Cast of Christmas
Our critic shares his iconic holiday-film characters
What qualifies a holiday character as an all-time great to me? They are the first ones who pop into my head when I’m thinking about the film or special. Some of my picks here are probably predictable, but I’m a weird guy, so some of the others might put a damper on your holiday spirit. Either way, holiday-movie season is upon us and these are the characters on my mind.
Randy—A Christmas Story: Darren McGavin (Kolchak!) as the “old man” is an all-time legendary movie figure, but the first one I think of when considering Bob Clark’s holiday classic is little brother Randy, sitting in his cave beneath the sink and crying that “Daddy’s gonna kill Ralphie!” When his momma offers a glass of milk, he gladly takes it as she closes the door. Also, his winter-wear ruled.
George Bailey—It’s a Wonderful Life: An obvious pick—nobody beats George Bailey in this movie. But let’s not just remember older George, played by James Stewart. A friend of mine once pointed something out: One of the most devastating, memorable moments in this movie is young George (Bobbie Anderson) getting hit in his sore ear by drunken and crazed Mr. Gower the druggist. OK, not the happiest of memories from this holiday film, but it is a testament to how the movie really did tap into so many emotions. Oh shit, I just remembered little George saving his brother from the ice water and going deaf in that ear. I’m all bummed out now.
Yukon Cornelius—Rudolph the Red-Nosed Reindeer: I always thought it was super cool how Yukon could tell if he struck gold or not by licking his pickaxe. I also dug the way he taught the Abominable Snow Monster how to decorate a tree after pulling all of his teeth out. Hey, wait a minute? Yukon tortured that beast by pulling all of his teeth out and making him his Christmas slave. Yukon was the monster!
Max the dog—How the Grinch Stole Christmas: Of course the Grinch himself is a big deal, but my memories of the 1966 animated version always go to that poor dog with the fake antlers strapped to his head, hanging over the mountain with the sleigh teetering on the top.
The Tree—A Charlie Brown Christmas: Most memorable Christmas tree ever, all bent over from that heavy ornament.
Jack Frost—Jack Frost: Hey, most memorable doesn’t necessarily mean best. Of all the snowmen in movie history, the weird one Michael Keaton voiced for this clunker remains emblazoned in my brain. If I were that little kid, I’d have taken a shovel to that awful looking thing. It’s evil and will eat your soul!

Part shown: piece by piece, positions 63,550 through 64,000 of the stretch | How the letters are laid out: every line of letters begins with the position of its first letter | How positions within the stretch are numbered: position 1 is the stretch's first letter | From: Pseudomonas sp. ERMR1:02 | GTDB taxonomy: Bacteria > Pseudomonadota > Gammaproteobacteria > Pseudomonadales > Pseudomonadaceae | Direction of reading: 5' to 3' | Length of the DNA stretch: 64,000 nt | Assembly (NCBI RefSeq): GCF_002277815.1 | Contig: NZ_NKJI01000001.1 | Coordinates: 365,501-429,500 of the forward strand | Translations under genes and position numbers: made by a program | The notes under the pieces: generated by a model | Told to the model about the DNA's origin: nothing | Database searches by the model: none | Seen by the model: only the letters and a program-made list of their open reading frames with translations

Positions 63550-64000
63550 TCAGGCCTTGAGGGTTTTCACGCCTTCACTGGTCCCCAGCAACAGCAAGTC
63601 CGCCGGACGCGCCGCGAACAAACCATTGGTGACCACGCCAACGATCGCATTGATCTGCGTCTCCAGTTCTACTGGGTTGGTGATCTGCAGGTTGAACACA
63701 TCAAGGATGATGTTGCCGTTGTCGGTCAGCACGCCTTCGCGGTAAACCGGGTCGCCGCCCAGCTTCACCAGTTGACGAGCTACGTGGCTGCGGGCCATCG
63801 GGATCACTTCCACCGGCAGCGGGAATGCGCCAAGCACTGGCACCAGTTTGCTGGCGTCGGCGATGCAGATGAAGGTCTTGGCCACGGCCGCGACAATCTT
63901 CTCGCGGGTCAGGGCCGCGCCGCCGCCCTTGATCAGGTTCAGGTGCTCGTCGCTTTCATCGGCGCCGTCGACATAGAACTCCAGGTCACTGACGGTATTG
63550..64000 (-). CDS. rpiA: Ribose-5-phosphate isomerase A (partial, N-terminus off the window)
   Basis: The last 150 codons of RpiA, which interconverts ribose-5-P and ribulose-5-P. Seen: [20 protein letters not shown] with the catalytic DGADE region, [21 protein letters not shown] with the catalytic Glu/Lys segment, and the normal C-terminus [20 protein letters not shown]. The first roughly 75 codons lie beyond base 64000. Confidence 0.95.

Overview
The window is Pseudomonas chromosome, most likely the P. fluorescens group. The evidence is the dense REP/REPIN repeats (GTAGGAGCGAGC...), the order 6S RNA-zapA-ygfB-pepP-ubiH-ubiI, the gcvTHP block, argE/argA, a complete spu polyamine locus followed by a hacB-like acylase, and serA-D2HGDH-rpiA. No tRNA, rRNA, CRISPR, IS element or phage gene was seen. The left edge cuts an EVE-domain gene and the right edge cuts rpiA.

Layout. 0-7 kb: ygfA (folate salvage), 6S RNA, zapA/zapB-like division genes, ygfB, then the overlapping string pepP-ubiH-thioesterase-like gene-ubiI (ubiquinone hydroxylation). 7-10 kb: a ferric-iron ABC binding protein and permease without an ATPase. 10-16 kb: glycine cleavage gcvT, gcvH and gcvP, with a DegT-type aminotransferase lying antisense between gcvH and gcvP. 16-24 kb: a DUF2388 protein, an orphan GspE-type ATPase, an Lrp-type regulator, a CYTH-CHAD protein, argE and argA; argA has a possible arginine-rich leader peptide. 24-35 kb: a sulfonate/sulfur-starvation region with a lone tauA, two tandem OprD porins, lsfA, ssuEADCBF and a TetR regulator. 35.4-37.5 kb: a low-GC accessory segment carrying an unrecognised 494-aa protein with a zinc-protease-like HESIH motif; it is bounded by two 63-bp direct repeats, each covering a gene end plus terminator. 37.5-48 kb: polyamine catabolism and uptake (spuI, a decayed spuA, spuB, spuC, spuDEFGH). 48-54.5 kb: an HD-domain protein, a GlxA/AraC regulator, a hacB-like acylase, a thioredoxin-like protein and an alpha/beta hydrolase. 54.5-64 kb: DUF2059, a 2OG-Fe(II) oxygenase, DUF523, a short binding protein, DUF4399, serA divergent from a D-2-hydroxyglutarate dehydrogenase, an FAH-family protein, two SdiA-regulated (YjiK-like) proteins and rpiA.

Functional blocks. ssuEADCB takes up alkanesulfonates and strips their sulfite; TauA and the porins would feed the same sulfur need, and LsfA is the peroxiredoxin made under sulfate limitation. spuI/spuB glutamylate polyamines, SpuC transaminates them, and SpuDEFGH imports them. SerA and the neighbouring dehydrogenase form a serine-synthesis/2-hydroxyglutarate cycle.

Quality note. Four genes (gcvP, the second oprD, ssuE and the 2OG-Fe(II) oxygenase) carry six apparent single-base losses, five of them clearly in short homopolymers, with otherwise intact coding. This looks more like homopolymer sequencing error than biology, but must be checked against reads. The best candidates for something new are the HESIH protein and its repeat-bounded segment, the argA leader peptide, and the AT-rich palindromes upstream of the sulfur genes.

Han Solo—The Star Wars Holiday Special: Yes, this is one of the very worst things anybody with a camera and a brain ever made for others to watch, but it’s so worth seeing just to witness the pain and embarrassment on Harrison Ford’s face for having to participate in it.
Santa Claus—Rare Exports: A Christmas Tale: Of all the Santas, there has never been one more frightening—and more awesome—than the super-badass monster St. Nick in this oddball holiday offering from Finland.
Cousin Eddie—Christmas Vacation: Oh, the yuletide spirit conveyed by that shot of Cousin Eddie (Randy Quaid) emptying the shitter into a street drain. It makes me want to go Christmas caroling.
Bob Wallace—White Christmas: You know, when Capt. Wallace (Bing Crosby) sings that holiday classic, it makes me warmer than a chestnut roasting over on open fire (as opposed to a closed fire, which would be intolerably hot!). Yeah, when old Bing gets to a-crooning, it just means the holidays are upon us, and … ahhh, nuts to it! I hate this movie, and I hate this holiday “classic.” If I hate White Christmas, does this mean that I can’t be a movie critic? Does that mean I’m not allowed to have a Christmas tree and all the stupid crap that goes around it? Bing Crosby can rot in hell! Actually, his duet with David Bowie on “Little Drummer Boy” was pretty badass.